As always trying to shoot itself in the foot, the consumer electronics industry’s latest gamble is that consumers won’t mind a pseudo  format war in term of HDR. With HDR10 and Dolby Vision already confusing things for consumers, they may have to contend with Hybrid Log Gamma and Technicolor HDR, both of which are being pushed by LG (but are open formats, so anyone is a free to adopt them). I used the term pseudo because it’s unlikely that a full blown format way will develop, mainly because CE manufacturers will simply adopt support for all of these formats (just like LG has already done) and the content distributors can pick whatever format they want to use.

LG UP970

LG also has an Ultra HD Blu-ray player coming

Not great news for early adopters with equipment that can’t be upgraded via firmware though, but isn’t that always the case?

Just more more thing on the CES before I sign off, it’s interesting to see so many new products that now fall into the category of “consumer electronics”. It used to be just TVs and tape/disc players, and now we have cars, hairbrushes and basically anything you can stick Wi-Fi into. The tech industry is expanding into other traditionally non tech industries, just like how it has made inroads into movies and music – these other industries should heed the experiences of the music industry especially, if they don’t want to be left behind.

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Looks like that’s it for the week. Hope you have a good one, and see you next week!

Weekly News Roundup (December 18, 2016)

Sunday, December 18th, 2016

Welcome to another edition of the WNR. It’s going to be a short one again, after last week’s epic (erm, not really) edition. There are still a few stories to go through, but a few of them are quite similar in nature, while the others don’t really need much analysis on my part.

So short and sweet it is!

Copyright

To block or not to block, that is the question. That is also the theme of this week’s copyright news stories, as countries debate the need to block, others have already decided to go ahead, and what has already been blocked becomes unblocked.

The Pirate Bay

The Pirate Bay is being blocked in Australia, and being considered for blocking in its native Sweden

In Sweden, home of the Pirate Bay, arguments are still being heard in case that will decide whether the world’s most notorious piracy site will have to be blocked by the country’s ISPs. These ISPs, however, argue that piracy site blocking is in essence censorship. The ISPs also don’t want to be made copyright cops, or face being made an “accomplice” in online copyright crimes. With an earlier district court opinion siding with ISPs, there is a good chance that site blocking will never become a reality in the home of the Pirate Bay.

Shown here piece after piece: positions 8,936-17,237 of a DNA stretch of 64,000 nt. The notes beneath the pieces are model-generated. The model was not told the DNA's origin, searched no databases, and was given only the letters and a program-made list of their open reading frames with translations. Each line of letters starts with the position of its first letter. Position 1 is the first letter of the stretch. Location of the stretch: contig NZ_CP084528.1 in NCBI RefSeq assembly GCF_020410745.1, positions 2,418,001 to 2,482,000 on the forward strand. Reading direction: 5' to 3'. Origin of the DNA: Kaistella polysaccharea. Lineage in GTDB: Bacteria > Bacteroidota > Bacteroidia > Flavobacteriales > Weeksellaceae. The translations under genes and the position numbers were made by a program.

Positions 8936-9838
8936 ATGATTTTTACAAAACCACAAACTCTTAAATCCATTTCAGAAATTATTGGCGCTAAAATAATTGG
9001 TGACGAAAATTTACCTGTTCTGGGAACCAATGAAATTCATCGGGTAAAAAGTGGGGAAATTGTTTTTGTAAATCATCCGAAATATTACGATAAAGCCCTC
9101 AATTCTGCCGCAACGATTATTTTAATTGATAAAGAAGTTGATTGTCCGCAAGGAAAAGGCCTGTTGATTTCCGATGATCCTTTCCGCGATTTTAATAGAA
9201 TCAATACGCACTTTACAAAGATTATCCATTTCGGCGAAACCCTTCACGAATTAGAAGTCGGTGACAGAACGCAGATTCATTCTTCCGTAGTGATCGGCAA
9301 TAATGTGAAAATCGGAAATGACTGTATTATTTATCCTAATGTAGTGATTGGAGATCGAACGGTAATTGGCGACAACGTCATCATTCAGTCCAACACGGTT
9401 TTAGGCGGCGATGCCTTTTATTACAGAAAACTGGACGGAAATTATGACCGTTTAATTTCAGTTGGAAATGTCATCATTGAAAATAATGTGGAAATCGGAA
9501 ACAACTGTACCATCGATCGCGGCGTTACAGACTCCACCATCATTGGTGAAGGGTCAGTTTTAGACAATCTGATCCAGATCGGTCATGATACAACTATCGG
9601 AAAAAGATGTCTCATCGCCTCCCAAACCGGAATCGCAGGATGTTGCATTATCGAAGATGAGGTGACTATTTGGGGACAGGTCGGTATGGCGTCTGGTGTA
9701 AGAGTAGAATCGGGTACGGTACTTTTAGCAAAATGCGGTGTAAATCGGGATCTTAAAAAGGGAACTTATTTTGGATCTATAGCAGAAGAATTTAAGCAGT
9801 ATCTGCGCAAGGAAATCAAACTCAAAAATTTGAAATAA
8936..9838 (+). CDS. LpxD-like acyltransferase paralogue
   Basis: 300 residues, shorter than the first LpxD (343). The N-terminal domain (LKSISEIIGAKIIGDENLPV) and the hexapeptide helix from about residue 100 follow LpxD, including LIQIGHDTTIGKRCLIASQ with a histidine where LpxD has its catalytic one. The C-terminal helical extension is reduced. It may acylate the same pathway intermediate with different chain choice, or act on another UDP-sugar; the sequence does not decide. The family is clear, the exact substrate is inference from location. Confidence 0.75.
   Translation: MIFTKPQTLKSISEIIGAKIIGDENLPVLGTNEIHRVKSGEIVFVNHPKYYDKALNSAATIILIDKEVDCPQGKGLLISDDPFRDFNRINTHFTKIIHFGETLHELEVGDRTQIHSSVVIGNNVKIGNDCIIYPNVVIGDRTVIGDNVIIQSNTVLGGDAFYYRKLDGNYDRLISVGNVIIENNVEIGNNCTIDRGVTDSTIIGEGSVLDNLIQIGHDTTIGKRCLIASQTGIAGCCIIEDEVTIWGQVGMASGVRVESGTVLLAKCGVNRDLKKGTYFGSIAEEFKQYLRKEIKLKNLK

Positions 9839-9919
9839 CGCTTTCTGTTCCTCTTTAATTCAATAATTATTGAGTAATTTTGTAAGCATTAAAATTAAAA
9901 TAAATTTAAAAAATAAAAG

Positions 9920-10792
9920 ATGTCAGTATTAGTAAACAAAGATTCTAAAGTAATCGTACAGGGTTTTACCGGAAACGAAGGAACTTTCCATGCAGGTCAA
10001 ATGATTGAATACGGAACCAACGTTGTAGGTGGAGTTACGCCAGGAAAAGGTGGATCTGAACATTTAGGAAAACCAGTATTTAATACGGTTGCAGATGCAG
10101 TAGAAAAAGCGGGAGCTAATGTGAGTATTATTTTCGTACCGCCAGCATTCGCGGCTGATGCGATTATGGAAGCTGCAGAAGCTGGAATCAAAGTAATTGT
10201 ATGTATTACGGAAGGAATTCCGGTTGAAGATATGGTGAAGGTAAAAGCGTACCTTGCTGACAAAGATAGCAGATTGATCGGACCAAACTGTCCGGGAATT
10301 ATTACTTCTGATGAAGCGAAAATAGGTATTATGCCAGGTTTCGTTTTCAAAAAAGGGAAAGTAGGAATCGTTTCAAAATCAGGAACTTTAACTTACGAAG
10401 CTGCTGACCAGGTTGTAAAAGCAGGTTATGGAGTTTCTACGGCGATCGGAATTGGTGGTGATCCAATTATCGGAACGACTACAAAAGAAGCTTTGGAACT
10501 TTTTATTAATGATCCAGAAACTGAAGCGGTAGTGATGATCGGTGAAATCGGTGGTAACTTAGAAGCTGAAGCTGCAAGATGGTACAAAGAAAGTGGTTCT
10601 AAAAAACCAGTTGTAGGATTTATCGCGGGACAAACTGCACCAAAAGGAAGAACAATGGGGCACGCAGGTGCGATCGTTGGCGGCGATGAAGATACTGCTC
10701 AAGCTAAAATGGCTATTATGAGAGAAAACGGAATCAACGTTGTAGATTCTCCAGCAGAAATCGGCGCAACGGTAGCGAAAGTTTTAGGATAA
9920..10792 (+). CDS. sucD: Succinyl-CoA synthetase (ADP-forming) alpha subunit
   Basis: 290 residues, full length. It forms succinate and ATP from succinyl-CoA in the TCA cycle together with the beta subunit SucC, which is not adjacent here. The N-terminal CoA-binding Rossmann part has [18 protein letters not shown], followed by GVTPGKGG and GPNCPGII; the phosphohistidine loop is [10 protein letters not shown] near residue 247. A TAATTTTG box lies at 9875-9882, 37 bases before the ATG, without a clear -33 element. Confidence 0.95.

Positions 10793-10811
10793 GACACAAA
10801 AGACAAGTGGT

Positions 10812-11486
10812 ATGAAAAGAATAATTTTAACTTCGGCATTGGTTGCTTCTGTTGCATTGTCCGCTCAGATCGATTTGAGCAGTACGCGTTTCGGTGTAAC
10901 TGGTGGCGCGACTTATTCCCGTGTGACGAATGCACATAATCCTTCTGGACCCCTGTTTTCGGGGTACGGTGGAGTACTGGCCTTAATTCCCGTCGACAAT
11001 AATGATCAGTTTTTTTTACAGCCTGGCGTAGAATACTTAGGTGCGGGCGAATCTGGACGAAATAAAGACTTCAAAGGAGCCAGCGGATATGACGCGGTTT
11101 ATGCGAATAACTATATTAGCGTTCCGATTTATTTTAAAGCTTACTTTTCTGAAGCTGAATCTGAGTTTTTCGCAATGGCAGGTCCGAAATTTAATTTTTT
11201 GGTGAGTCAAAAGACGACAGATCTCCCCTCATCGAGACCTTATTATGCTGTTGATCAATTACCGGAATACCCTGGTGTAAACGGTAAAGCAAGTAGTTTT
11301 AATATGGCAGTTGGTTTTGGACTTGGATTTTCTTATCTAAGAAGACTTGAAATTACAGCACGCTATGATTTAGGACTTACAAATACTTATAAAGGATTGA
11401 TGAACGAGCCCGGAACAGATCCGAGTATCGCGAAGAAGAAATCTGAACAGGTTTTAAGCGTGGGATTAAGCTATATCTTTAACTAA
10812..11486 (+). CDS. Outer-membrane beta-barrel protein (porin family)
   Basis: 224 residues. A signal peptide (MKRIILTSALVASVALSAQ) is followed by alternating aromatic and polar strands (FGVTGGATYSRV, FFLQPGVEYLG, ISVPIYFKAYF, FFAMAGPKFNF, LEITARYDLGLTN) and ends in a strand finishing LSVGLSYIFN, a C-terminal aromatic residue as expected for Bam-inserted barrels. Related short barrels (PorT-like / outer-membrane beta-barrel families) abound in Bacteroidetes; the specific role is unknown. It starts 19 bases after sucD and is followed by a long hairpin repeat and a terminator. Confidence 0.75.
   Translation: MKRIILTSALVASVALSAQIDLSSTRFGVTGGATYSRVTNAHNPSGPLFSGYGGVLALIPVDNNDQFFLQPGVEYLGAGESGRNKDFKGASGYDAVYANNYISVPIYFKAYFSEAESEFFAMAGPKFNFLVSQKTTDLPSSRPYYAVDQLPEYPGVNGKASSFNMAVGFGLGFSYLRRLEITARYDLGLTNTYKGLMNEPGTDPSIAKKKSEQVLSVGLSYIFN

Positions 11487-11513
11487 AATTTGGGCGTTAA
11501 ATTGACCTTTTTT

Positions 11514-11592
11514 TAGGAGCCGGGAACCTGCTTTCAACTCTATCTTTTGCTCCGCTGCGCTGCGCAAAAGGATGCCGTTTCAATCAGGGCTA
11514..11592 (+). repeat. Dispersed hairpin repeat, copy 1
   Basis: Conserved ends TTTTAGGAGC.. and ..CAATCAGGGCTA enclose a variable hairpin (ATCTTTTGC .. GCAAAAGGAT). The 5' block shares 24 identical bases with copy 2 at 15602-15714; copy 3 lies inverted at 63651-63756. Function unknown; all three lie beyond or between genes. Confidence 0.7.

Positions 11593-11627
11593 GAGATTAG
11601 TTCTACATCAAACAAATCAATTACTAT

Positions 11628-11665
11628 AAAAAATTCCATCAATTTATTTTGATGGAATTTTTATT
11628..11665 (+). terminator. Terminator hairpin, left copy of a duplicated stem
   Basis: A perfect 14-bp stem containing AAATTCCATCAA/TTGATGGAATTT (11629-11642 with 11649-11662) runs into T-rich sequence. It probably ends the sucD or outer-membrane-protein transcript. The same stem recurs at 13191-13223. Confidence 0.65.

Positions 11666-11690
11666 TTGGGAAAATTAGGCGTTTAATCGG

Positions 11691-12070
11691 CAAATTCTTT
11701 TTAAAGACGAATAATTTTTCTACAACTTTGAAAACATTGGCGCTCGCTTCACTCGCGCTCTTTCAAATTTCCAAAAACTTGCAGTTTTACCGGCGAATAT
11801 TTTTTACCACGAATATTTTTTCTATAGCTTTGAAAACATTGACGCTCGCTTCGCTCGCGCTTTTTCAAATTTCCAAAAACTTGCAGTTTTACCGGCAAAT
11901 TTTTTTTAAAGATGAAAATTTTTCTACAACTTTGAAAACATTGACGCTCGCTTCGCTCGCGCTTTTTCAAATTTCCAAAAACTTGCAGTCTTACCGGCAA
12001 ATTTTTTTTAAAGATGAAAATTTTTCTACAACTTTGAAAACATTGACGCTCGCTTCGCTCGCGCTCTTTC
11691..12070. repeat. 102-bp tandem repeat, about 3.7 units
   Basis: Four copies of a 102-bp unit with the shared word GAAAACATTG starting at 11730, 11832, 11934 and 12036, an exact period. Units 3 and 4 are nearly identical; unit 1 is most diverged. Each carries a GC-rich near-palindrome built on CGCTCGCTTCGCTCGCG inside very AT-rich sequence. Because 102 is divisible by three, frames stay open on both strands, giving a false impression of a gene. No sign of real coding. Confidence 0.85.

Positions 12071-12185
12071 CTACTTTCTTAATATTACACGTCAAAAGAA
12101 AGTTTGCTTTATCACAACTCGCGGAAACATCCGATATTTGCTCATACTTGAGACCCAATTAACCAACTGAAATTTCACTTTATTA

The same cannot be said here in Australia, where the Pirate Bay and other piracy sites will soon be blocked, at the DNS level, by ISPs. Most of this has already been decided via an update to the copyright act, but under the new court ruling, rights-holders will pay a nominal fee to get each domain blocked after seeking an injunction. ISPs then have 15 days to block the domain in question.

It’s a sad state of affairs that this kind of censorship will soon become a reality, as similar blocks in other countries have not resulted in any difference to the piracy rate. Enterprising pirates will easily find a way around the block too, meaning it will just be a waste of time for all involved.

Speaking of wasting time, for all the time and money that went into investigating and then shutting down KickassTorrents, it appears it’s a lot easier and cheaper to just start a new one from scratch. A new KickassTorrent clone that’s being run by many of the same people that ran the old site has just been launched, and despite some early hiccups (like the site being down due to the traffic spike).

The site is actually completely new, with a blank user and torrent database, and uses no code from the original site. So it’s actually quite an accomplishment that the new site looks and works so much like the original one, and with the original team in place, and many of the original uploaders coming back to the site, it looks like KAT might live once more.

Gaming

Xbox One S

The Xbox One original and ‘S’ getting bitstream audio support

The Xbox One S is getting bitstream support to enable external decoding of Dolby Atmos and DTS-X. I covered this story at the back end of October, but there’s been a small update since. With the update scheduled to go live in “early 2017”, some Xbox One owners can already test out this feature for themselves. Xbox Insider members can now update their Xbox One (both the original and S) to enable bistream support for Blu-ray playback. There are still some known issues, such as videos sometimes playing without sound, or a popping sound being heard between transitions, but these issues will likely all be fixed when the “gold” rollout occurs in a few month’s time.

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Looks like that’s it for the week. Short, but maybe not too sweet. But that’s okay, sugar is bad for you anyway. See you next week!